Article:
Team= TeamName;
    		
    		
    	}
    public static void main(String[] args){
    	baseballPlayer mHall=new baseballPlayer("Michael", "Hall", 0.350, "First Base", "Angels");
    	System.out.println(mHall.FirstName + " " + mHall.LastName + " " + mHall.average + " " + mHall.position + " " + mHall.Team);
    }
    }

    i get "null null 0.0 null null"
    Why?

  13. #13
    pbrockway2 is offline Moderator
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    Because in your constructor you say:

    Java Code:
    FirstName= FirstN;

    instead of

    Java Code:
    this.FirstName = FirstName;

    I have suggested - a couple of times - that the constructor should assign the instance variables using the data passed to it and should not be making up its own data (FirstN and the rest). Those variables should simply be deleted. It's up to you of course.

  14. #14
    curmudgeon is offline Senior Member
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    You've get several things wrong in your code above. For one, you're ignoring the parameters passed. For example, just looking at one field, first name,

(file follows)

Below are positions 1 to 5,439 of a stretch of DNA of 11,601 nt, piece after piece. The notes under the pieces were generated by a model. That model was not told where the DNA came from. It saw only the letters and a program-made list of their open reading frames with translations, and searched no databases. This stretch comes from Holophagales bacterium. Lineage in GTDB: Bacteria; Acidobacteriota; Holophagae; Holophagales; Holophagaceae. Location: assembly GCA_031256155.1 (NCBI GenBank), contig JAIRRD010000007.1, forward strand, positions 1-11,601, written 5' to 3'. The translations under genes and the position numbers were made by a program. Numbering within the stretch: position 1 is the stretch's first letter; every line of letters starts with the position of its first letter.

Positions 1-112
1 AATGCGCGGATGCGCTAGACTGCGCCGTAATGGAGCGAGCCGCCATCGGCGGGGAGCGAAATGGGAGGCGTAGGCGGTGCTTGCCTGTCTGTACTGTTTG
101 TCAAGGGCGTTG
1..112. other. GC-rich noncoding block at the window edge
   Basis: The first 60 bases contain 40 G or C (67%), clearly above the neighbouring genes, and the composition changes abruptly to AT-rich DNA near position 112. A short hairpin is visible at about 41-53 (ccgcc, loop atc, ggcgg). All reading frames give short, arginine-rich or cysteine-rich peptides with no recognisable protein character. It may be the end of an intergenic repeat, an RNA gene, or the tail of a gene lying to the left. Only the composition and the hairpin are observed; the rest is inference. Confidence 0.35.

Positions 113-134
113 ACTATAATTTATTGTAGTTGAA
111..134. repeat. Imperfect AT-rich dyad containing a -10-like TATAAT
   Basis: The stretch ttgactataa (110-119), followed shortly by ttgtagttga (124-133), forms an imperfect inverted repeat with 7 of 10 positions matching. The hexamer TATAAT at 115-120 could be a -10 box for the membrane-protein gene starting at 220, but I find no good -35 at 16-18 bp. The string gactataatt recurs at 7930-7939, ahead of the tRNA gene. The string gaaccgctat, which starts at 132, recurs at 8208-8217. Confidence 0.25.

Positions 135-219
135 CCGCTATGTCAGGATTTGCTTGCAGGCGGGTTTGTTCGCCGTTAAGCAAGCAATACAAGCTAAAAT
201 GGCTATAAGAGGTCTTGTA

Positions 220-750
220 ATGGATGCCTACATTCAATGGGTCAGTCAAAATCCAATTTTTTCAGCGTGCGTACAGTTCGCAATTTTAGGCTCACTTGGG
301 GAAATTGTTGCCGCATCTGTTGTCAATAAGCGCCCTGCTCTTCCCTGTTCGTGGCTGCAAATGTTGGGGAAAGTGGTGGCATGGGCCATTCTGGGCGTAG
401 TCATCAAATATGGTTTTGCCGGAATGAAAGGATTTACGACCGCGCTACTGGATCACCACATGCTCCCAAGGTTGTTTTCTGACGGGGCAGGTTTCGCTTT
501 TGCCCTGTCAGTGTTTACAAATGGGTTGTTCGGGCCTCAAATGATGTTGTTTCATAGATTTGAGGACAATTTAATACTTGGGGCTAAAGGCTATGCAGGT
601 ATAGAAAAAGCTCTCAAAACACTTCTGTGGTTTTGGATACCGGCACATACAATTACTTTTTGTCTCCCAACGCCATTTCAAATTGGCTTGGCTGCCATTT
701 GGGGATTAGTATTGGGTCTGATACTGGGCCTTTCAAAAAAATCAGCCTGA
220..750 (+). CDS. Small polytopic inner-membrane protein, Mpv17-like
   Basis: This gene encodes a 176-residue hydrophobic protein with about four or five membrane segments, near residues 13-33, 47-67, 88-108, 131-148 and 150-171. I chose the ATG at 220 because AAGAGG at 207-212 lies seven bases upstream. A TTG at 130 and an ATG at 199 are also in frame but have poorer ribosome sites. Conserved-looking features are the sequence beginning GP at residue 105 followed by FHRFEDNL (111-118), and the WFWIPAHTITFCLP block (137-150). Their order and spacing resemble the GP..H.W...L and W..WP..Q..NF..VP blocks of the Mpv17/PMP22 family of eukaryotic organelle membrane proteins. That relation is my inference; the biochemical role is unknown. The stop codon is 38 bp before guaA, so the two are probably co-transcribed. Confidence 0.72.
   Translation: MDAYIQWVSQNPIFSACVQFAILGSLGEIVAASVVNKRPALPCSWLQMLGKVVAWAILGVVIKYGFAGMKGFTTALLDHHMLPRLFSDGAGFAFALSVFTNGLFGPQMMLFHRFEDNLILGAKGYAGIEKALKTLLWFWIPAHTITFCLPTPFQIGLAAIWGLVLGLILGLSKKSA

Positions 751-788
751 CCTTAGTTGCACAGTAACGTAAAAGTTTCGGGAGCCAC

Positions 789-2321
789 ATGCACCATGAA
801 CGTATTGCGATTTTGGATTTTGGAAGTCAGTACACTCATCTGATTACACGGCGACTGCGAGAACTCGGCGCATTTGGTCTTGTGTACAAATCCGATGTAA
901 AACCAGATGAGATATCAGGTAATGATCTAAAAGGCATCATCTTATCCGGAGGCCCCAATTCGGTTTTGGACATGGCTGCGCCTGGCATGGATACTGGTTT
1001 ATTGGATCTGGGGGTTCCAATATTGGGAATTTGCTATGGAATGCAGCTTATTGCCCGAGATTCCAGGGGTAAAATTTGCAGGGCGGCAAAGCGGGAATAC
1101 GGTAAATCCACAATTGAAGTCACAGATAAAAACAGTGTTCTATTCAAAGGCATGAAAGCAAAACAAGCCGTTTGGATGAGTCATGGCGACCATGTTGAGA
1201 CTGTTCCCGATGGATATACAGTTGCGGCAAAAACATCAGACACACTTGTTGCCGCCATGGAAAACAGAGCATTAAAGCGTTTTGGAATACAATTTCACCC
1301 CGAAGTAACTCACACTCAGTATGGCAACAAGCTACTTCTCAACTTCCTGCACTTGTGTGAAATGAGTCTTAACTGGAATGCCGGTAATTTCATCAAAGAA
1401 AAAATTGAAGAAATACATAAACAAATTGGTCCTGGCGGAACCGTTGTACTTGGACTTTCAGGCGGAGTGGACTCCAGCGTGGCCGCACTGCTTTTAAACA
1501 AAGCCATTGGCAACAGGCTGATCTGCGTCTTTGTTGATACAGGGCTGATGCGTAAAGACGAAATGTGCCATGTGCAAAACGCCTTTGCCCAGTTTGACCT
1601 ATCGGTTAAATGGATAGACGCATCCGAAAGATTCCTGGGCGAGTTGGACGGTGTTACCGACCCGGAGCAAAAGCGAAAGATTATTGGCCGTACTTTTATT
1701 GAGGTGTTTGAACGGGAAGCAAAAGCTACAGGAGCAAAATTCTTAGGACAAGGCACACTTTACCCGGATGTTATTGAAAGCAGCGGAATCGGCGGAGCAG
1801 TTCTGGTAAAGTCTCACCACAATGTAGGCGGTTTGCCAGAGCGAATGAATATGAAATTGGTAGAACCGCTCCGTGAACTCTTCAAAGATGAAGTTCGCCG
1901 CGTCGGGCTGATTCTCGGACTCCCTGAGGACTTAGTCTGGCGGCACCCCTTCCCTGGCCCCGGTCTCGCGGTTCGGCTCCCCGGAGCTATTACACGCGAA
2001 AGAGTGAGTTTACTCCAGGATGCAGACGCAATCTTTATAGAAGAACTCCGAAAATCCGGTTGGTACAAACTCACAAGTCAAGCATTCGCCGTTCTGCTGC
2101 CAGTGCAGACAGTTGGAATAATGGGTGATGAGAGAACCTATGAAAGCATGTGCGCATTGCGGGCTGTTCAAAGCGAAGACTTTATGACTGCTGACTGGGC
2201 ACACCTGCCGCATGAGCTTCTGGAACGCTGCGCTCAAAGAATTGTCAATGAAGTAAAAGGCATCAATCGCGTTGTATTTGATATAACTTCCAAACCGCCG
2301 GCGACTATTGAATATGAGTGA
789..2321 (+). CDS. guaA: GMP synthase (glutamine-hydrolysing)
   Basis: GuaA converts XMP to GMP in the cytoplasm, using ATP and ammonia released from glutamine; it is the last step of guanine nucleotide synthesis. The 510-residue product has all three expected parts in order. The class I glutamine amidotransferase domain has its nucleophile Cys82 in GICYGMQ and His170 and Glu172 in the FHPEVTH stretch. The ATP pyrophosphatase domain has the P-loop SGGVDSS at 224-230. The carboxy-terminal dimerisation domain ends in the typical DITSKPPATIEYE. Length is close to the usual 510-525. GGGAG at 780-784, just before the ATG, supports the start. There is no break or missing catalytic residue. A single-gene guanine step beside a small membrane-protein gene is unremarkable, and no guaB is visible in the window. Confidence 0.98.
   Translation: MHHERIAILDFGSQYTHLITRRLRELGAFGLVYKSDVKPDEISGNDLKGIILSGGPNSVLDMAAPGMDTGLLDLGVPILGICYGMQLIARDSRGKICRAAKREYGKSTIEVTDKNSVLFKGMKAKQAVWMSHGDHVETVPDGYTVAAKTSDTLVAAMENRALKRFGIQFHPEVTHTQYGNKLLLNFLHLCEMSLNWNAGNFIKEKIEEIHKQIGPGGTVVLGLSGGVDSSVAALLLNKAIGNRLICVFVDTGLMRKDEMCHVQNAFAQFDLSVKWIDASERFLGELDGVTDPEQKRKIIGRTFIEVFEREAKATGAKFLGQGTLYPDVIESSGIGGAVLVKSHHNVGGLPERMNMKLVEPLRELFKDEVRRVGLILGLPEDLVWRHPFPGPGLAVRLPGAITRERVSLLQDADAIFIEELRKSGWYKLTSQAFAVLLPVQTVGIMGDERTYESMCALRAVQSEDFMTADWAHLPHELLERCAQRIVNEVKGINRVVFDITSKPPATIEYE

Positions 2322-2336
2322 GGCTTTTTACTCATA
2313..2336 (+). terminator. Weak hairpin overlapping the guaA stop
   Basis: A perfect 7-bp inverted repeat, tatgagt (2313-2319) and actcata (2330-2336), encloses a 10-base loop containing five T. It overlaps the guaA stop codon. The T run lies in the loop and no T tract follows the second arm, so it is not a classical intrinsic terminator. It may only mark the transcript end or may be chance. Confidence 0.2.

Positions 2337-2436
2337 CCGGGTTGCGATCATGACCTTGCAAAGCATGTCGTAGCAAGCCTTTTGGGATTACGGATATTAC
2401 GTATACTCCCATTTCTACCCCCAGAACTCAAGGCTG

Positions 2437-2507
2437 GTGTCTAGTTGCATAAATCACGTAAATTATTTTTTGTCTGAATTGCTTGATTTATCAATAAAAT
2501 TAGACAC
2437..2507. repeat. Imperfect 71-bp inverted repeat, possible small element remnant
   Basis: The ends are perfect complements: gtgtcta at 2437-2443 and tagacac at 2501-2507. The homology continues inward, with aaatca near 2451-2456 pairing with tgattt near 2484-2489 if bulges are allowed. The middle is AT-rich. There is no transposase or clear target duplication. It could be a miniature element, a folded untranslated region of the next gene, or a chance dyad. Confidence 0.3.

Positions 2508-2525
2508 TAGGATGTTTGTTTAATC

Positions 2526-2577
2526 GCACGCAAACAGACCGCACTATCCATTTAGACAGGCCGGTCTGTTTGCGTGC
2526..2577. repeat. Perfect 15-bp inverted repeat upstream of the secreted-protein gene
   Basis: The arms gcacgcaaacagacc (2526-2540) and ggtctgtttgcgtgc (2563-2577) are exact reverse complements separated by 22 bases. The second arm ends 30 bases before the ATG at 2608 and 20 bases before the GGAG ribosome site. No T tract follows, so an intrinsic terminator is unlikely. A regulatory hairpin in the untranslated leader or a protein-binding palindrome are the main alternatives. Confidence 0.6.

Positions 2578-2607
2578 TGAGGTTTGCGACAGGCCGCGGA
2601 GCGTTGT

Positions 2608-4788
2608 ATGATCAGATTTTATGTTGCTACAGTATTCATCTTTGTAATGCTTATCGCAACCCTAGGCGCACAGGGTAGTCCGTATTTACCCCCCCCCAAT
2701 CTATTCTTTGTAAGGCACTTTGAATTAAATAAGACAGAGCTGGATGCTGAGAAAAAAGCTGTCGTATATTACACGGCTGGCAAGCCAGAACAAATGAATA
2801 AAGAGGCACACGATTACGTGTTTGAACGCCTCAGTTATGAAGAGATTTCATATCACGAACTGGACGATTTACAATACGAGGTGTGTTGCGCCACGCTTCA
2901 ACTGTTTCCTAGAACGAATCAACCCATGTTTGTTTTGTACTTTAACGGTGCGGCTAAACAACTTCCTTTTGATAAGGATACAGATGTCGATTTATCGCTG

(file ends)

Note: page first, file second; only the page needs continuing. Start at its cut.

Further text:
Java Code:
    	public baseballPlayer(String FirstName){
    		
    		String FirstN= "Michael";  // Error #1
    
    		FirstName= FirstN;  // Error #2
    	}
    At Error #1, you're ignoring the value passed into the parameter, and you're setting a local variable with a hard-coded String literal, "Micheal".

    Then at Error #2 you're setting the parameter, not the class field to the hard-coded value. Since the parameter FirstName and the class field FirstName are spelled exactly the same, the compiler has to choose which one you mean when you use that name in the constructor, and by default it uses the parameter. To use the class field, you have to prefix it with this, i.e,
    Java Code:
    this.FirstName = "spam";
    Better still is to simplify your code by just passing the parameter into the class field in one step:

    Java Code:
    	public baseballPlayer(String FirstName){
    		
    		this.FirstName = FirstName;
    	}

    Now try to do the same with the rest of the parameters. You'll also want to avoid capitalizing the first letters of fields.

    Luck!